SWBAT solve trigonometric equations.

How do you solve a trigonometric equation when the period is not 1?

10 minutes

Today students will continue to practice solving trigonometric equations. The new challenges posed today include equations period changes and horizontal shifts.

I begin the lesson by asking students to discuss how the answers will change when there is a coefficient in front of x. As they consider this prompt, some students will try to solve each problem. When they do, some will get stuck. Other students will employ a calculator to graph the equation and visually identify solutions. I will observe carefully to see which ideas come to my students' minds as they approach the problems. After a few minutes I will begin asking questions:

- Compare the equations that you are working on: how are they alike? how are they different?
- How does a coefficient affect the graph of a trig function?
- If the function is stretched horizontally over an interval, how will that affect the number of solutions to a trig equation?
- What happens if the function shrinks on the interval?

After we have had a brief conversation where students share their ideas about these questions, we will look at the graphs of each function. As a group we will determine that the first equation has two solutions, the middle equation has four solutions, and the final equation has one solution.

20 minutes

Next I will demonstrate how to solve the problems. Comparing the three equations, I will ask students:

**Is it correct to say that 2x and x/3 have to equal the same values as the first equation? Why?**

Some of my students will struggle with this abstract question. As questions arise, this is a good opportunity to discuss the use of substitution as a problem solving strategy. I define a variable, say w with a statement like w = 2x. Beneath I will write,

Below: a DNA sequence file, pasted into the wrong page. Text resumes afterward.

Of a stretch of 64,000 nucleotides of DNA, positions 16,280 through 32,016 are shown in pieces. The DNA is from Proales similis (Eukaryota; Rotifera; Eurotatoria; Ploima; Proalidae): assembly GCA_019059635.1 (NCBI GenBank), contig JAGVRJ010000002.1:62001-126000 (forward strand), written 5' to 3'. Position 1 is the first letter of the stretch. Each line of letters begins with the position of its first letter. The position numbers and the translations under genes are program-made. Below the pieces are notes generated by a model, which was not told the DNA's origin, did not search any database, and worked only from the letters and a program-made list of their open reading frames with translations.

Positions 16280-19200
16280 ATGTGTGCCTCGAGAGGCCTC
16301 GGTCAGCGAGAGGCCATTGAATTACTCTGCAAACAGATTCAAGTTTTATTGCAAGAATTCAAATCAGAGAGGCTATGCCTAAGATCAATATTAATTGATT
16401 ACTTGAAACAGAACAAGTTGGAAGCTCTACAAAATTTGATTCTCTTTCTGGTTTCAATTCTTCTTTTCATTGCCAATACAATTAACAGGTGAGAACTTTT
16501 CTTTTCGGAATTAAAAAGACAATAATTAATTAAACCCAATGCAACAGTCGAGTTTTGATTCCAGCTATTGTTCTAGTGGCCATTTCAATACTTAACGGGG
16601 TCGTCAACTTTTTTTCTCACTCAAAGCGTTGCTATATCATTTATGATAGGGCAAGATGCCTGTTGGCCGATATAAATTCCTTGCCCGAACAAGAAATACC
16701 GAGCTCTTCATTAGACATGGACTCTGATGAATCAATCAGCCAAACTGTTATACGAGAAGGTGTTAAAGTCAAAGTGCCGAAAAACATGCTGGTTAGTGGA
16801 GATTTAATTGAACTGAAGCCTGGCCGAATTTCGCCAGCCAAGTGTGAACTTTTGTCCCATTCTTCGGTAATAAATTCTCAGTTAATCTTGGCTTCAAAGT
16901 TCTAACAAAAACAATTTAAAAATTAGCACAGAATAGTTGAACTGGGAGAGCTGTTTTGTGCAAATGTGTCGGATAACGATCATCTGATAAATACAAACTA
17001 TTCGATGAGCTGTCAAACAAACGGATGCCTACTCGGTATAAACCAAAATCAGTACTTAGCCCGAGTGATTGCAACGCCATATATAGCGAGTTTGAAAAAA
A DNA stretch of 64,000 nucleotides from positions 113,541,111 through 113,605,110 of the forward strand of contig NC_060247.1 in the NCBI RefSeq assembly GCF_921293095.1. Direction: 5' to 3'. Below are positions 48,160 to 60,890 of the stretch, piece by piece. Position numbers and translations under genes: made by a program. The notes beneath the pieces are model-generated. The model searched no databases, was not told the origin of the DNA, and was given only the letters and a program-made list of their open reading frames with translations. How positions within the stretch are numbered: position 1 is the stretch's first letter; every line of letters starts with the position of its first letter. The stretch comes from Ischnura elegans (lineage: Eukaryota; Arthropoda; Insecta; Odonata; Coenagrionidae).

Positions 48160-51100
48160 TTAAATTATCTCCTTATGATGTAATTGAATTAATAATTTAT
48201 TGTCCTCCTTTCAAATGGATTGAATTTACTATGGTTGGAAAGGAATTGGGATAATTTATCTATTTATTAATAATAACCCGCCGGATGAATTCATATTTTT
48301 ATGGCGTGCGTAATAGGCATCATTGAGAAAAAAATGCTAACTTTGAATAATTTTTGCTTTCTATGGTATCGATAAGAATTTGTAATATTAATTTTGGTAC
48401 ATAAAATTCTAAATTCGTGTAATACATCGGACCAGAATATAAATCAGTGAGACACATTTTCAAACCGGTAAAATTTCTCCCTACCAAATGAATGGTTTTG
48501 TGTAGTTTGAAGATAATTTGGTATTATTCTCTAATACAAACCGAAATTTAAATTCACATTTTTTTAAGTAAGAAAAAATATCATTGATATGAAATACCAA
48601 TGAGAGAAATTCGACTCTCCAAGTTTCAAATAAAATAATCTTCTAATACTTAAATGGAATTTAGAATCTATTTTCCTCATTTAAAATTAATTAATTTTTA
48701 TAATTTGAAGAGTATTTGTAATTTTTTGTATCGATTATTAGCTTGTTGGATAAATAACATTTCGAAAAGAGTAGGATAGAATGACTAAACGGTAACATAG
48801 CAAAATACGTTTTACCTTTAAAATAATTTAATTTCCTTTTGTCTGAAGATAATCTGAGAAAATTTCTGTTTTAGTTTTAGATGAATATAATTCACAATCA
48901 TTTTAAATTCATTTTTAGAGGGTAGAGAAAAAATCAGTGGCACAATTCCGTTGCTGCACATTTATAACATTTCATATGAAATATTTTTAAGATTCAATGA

How can we find values for w that make this sentence true: **sin w=1/2** ?

Once they find w we replace w with 2x in our solution. This move helps move students towards on understanding of the idea that in the second and third examples, 2x and x/3 must equal the same values as the results we find for x in the first equation. Using this information, we quickly move to the situation where we **solve 2x = pi/6** or **2x = 5pi/6**. Most of my students can now correctly solver for the value of x.

Our next conversation returns us to the question of "how many solutions exist?" In a straight forward way I ask, "Have we identified all possible solutions?" If needed I put the graph of y=sin 2x on the board to show that there are, in fact, four solutions to be named. At this point I let my students use the graph to see the other solutions. Then, we can work backward to to see the relationship between these unknown solutions and the ones we found. I want students to see that you add 2*pi to the existing solutions to find the other two solutions.

We follow the same process for the last problem. When we check students realize that 5pi/2 is not in the interval so it is not a solution for this situation. Looking at the graph will also allow students to see that that the solutions is correct.

After working with these problems I ask students to consider this:

- How would you find all the solutions if the equation was sin 3x=1/2 or sin 4x=1/2.
- What is the period?
- How many solutions will it have?

I give students about three minutes to consider these questions. Students determine that they will add 2pi to the first answers to get the second set and continue adding 2pi until they get all the solutions.

5 minutes

As class ends I ask students to complete an Exit Slip. I will choose a problem that helps me to see how much my students understand of what was discussed today. In general, I expect that some students will struggle to find all of the solutions, so I will likely let students help each other as they work on this problem. Within this unit, I expect my students to rely on each other, as well as on me for assistance.